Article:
I told her it was time to just take it out.  I wanted her to find the least invasive means to have my hostile uterus removed. I was asserting ownership of my body and was ready to evict!  She took a deep breath and said ok.  Next thing I know, I was scheduled to meet with the Chief of the women’s health department.  He conducts robotic assisted laparoscopic surgical procedures on high risk patients.  And she assured me that if anyone could make this happen it would be him.  I went to that appointment prepared to defend my weight and its non-connection to what was going on in my body.  But I didn’t have to.  He discussed the procedure with me, answered my questions, and asked a few of his own then told me that it was time for a definitive response to the issue.  He inferred that it was likely only a matter of time before the cells in the uterus would become cancerous so it was best to act now.  He said it was not without risk and that although the intention would be to do the procedure laparoscopically, there is a very real chance that they may still have to do an open cavity procedure once they have me on the table.  I am resolved.  And so in late June or early July, I will be having a Robotically Assisted Laparoscopic Hysterectomy with Bilateral Salpingectomy, Possible Bilateral Oophorectomy, Possible Laparotomy, Cystoscopy.  In layman terms, a laparoscopic hysterectomy, leaving my ovaries intact, with the possibility that they may need to cut me open.  The doctor mentioned above, should take note: THIS, THIS is going to make ALL my problems go away!! (ok, not all of them.)

Here are the things I wish I would have done differently during this journey of medical mayhem (and perhaps where others might learn):

  • I would have had more compassion for my body and accepted early on that this was my body’s way of trying to work its way back to wellness. Instead of feeling betrayed by the very body I claim to love and respect every day.
  • I would have liked to come to an earlier realization that this one organ, which is a part of me, does not truly define me as female.  It would have made it much easier to insist earlier on that they remove it.  I would have spent far less time in pain, discomfort, and worry.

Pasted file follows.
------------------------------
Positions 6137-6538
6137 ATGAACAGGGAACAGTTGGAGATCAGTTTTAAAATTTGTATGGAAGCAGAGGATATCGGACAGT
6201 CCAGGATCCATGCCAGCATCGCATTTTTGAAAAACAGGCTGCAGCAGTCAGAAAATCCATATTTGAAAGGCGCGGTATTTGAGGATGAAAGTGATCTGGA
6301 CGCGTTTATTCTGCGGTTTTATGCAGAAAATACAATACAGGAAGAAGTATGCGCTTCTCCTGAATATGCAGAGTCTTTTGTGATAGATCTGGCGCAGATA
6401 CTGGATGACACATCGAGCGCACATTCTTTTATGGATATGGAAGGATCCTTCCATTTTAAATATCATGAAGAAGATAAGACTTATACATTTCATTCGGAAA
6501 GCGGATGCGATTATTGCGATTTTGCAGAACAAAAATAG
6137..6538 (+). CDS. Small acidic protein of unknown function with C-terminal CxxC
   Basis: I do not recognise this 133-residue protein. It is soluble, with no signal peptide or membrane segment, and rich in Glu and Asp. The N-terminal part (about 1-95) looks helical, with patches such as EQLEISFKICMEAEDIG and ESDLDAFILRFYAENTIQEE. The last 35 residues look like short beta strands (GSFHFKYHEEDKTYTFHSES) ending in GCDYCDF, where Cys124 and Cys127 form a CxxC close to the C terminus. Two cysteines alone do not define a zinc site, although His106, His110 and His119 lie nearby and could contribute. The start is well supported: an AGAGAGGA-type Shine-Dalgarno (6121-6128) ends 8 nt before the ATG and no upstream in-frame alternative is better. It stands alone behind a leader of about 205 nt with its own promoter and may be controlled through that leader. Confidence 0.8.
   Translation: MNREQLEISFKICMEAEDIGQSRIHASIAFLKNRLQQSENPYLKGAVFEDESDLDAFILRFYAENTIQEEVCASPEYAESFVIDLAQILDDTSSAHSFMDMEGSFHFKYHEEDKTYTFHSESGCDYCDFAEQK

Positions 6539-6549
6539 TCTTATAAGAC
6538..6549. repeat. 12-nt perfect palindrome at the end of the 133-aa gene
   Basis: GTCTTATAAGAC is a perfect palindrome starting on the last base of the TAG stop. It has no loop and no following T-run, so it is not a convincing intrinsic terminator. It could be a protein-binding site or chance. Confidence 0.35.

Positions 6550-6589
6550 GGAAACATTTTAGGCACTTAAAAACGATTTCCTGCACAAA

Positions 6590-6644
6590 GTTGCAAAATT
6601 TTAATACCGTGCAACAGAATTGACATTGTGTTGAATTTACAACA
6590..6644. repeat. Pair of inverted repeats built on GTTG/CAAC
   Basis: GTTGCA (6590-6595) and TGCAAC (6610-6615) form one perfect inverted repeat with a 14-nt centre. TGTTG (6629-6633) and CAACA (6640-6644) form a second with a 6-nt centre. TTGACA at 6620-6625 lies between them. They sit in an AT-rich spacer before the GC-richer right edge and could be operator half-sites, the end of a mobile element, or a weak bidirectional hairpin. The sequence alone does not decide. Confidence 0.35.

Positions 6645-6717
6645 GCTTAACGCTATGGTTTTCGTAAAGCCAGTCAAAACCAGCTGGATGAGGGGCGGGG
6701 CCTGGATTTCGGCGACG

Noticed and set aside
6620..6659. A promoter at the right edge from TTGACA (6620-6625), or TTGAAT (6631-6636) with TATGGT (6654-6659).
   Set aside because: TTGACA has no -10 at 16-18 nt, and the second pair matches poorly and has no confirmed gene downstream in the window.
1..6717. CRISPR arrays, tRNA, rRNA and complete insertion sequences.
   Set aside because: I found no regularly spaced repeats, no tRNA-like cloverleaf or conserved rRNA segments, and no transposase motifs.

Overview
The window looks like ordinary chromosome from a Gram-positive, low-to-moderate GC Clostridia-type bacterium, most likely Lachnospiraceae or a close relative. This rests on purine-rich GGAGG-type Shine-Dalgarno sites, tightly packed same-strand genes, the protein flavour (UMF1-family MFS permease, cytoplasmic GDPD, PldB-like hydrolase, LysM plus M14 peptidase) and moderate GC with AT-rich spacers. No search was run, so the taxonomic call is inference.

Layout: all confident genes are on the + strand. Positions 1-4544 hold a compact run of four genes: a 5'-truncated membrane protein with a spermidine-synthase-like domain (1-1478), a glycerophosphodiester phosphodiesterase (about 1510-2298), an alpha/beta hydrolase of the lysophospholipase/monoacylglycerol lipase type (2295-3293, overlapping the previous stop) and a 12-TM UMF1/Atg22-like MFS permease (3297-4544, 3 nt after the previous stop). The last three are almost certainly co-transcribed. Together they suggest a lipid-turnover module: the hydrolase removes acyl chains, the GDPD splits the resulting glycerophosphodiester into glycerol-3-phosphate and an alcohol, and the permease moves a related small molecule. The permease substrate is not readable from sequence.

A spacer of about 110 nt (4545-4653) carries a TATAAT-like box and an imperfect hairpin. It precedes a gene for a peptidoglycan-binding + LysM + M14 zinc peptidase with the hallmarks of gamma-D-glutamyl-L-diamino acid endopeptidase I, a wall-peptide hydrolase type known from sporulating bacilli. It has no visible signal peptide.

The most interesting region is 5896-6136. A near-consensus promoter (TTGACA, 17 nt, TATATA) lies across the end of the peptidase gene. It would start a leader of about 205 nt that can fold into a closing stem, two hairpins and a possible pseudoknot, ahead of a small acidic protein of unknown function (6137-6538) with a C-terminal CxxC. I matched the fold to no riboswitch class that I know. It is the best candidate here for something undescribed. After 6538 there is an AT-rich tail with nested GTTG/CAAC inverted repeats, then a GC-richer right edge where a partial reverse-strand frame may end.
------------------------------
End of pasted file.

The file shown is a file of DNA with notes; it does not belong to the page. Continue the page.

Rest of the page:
• I would have taken someone else with me to doctor appointments.  Either to just help “hold on” to all the relevant information, to act as a sounding board for the many thoughts and emotions swirling around in my head and/or to act as an advocate when I was struck dumb with disbelief.  And yes, I have a whole host of friends who would have willingly agreed to sit by my side during the many hours of appointments.
  • I would not have agreed to the IUD.  In the midst of all this other stuff, the IUD has “gone missing” (insert Scott’s joke about the UN looking for WMDs here). In women who have not had children, the IUD has a tendency to migrate (good to know).  Mine has…and the hunt is on, with ultrasounds, x-rays, CT scans, etc.
  • I wish I would have said to the weight biased doctor something along the lines of “oh really, ALL my problems? Will my student loan payments go away? Will my dog’s chronic diarrhea suddenly disappear? And, so on…” It wouldn’t have helped, but it might have made me feel more emotionally satisfied.
  • I wish I would have been more open to asking for the support of my friends, being more honest about the amount of pain I have been in and confided more openly about it all.  I fancy myself to be so independent that sometimes I don’t let others in in ways that would be helpful.  And I have the most awesome friends and support network, so why would I shut them out on any level?

This journey is not over. The procedure is not on the doctor’s schedule yet. There were some reasonable hoops he asked me to jump through and I’ve done so. Now just patiently awaiting his return to the office (he’s been out for a week) and word that it will be scheduled. I’m eager, but scared. I think that’s healthy. There will be recovery time I’m not looking forward to. A need to rely on the kindness and good hearts of my friends to assist during this time, which is hard for my independent spirit to accept.  And the need to allow time and space for emotional healing as well.  Sounds like a fun summer though, right?

It’s not my idea of a good time, but I’m so looking forward to having the medical mayhem and hostile uterus out of my life.